HBO officially named Sue Naegle as its new president of HBO Entertainment Wednesday afternoon.
Naegle, the former TV chief at United Talent Agency, replaces Carolyn Strauss as the premium cable network's top series-programming executive, a position Strauss left last month.
“We just think it’s a perfect fit,” said HBO co-president Richard Plepler and programming and West Coast operations president Michael Lombardo in a statement. “Sue has great taste, superb relationships in the creative community and an innate sense of what makes a great HBO show. We are thrilled to welcome her into the family.”
“I am delighted to be joining the team at HBO,” Naegle said in a statement. “I work in television, but I am also a great fan of television. At UTA, I was part of an amazing team dedicated to helping writers to fulfill their creative ambitions. HBO has always set the standard for excellence in programming and as the leading place for artists to do what they do best. The opportunity to be a part of that process from development to execution was something I could not pass up.”
Naegle’s name had been in the mix of Hollywood gossip as a front-runner for the job since Strauss left. She was a partner at UTA and had worked closely with HBO on several series, including packaging Six Feet Under.
Strauss’ departure came as something of a surprise to top HBO executives, who had to announce the move without a successor.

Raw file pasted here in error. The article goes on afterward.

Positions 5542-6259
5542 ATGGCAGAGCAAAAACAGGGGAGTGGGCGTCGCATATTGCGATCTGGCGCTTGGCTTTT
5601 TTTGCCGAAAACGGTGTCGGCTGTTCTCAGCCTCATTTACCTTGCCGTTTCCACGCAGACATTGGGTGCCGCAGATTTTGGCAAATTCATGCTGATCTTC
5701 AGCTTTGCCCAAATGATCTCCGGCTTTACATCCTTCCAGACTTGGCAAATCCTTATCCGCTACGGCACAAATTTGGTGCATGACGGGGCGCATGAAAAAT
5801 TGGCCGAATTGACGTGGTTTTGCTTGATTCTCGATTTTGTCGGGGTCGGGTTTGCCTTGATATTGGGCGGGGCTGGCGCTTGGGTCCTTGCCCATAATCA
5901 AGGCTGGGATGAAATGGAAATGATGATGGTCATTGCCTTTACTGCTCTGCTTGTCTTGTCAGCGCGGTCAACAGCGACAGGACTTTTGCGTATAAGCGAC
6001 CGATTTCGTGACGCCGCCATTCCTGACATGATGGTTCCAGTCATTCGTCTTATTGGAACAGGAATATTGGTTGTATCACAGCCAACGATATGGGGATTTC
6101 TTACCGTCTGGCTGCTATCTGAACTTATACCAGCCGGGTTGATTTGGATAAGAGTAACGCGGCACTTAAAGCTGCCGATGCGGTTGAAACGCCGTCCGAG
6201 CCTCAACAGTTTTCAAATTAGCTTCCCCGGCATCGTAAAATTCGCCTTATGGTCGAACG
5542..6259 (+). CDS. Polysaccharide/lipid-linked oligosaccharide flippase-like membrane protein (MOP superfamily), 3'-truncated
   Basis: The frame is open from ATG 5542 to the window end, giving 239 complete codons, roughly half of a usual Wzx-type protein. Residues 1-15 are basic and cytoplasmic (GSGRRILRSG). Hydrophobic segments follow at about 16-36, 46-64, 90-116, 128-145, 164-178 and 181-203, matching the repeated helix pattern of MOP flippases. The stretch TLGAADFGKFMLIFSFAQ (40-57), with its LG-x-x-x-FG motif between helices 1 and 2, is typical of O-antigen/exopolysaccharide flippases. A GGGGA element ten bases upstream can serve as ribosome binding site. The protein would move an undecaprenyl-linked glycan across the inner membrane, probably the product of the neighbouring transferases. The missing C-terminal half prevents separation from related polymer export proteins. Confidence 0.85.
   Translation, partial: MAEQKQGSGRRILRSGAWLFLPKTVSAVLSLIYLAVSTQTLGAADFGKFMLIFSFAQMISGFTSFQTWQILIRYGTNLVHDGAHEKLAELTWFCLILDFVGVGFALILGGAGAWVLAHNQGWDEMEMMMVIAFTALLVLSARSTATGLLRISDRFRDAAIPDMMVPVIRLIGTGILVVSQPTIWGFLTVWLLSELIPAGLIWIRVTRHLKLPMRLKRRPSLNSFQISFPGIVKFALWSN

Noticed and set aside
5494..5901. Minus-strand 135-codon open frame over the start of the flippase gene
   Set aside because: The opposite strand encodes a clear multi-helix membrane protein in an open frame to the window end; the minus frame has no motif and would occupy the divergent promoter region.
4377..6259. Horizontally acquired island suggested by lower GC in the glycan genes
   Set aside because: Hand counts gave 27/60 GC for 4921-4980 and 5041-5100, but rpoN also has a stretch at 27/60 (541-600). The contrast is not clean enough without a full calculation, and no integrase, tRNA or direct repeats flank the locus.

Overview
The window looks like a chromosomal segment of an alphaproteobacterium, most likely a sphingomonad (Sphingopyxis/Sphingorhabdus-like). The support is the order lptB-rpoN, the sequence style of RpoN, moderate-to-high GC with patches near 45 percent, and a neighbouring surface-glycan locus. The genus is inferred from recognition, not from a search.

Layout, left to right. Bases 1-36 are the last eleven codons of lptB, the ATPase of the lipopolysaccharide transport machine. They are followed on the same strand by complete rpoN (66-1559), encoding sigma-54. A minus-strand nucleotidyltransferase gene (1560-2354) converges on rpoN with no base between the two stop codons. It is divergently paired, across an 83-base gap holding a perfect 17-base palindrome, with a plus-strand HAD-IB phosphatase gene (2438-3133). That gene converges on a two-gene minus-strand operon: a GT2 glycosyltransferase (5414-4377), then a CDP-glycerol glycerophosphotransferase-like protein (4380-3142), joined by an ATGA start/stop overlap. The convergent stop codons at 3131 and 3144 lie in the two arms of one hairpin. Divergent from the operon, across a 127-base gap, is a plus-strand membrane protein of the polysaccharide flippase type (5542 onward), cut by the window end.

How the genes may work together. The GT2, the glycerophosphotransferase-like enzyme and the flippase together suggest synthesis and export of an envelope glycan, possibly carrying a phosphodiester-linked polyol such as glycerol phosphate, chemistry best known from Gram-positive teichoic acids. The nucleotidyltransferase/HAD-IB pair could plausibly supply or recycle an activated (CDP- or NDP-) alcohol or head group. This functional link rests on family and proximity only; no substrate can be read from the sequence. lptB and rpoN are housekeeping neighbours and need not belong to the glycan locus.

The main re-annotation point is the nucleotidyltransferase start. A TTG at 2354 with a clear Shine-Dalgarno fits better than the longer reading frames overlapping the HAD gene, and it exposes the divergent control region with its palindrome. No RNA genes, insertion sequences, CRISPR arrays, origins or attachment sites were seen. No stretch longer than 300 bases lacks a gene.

Naegle has been with UTA since 1994.
In an interview, Naegle characterized her relationship with HBO as “very comfortable” and said she was specifically looking forward to both making and producing shows. In addition to Six Feet Under, she packaged the network’s upcoming Alan Ball series, True Blood.
“It’s a departure from what I’ve been doing, but I knew I was going to walk into a place that’s filled with great executives and has a great vision, so in that way it was not as scary as some other change might have been,” she said.
In terms of priorities, Naegle called the network’s current development slate “really strong” and said she was eager to work with new talent.
“I’m fortunate to walk into great potential shows and what we’d like to do is just to open up the doors and bring in writers I’ve worked with and writers I haven’t worked with and always wanted to get to know, and see what’s out there and who’s got a point of view and a show in them that’s right for HBO,” she said. "I’m most excited to kind of jump on in and get to it.”
HBO tapped Naegle because her thinking in terms of the network’s strengths and weaknesses was on par with that of its senior executive team, Plepler said, adding that she had already played an instrumental role in arranging a meeting last Friday with an actor the pay cable network was considering for a lead role in one of its pilots but had not yet been able to meet with until then.
“We were looking for somebody with exquisite taste who had superb relationships in the creative community with writers and producers and fellow agents, who was widely respected and who would fit into the fabric of HBO, and in Sue, we really did find the perfect fit,” Plepler said. “She’s gone quickly from a friend of the court to our partner and we’re thrilled.”
Naegle cited as strengths the network’s current programs and those in development and as a weakness the continued perception among many that HBO is hobbled by its loss of The Sopranos -- something, at least in terms of subscriber count, that hasn’t proven true.
“Anytime you had a Sopranos and you don’t have a Sopranos, it could be seen as a weakness,” she added. “But HBO should be proud of the programs they have had on. They have been extremely well done and more of them would be great.”
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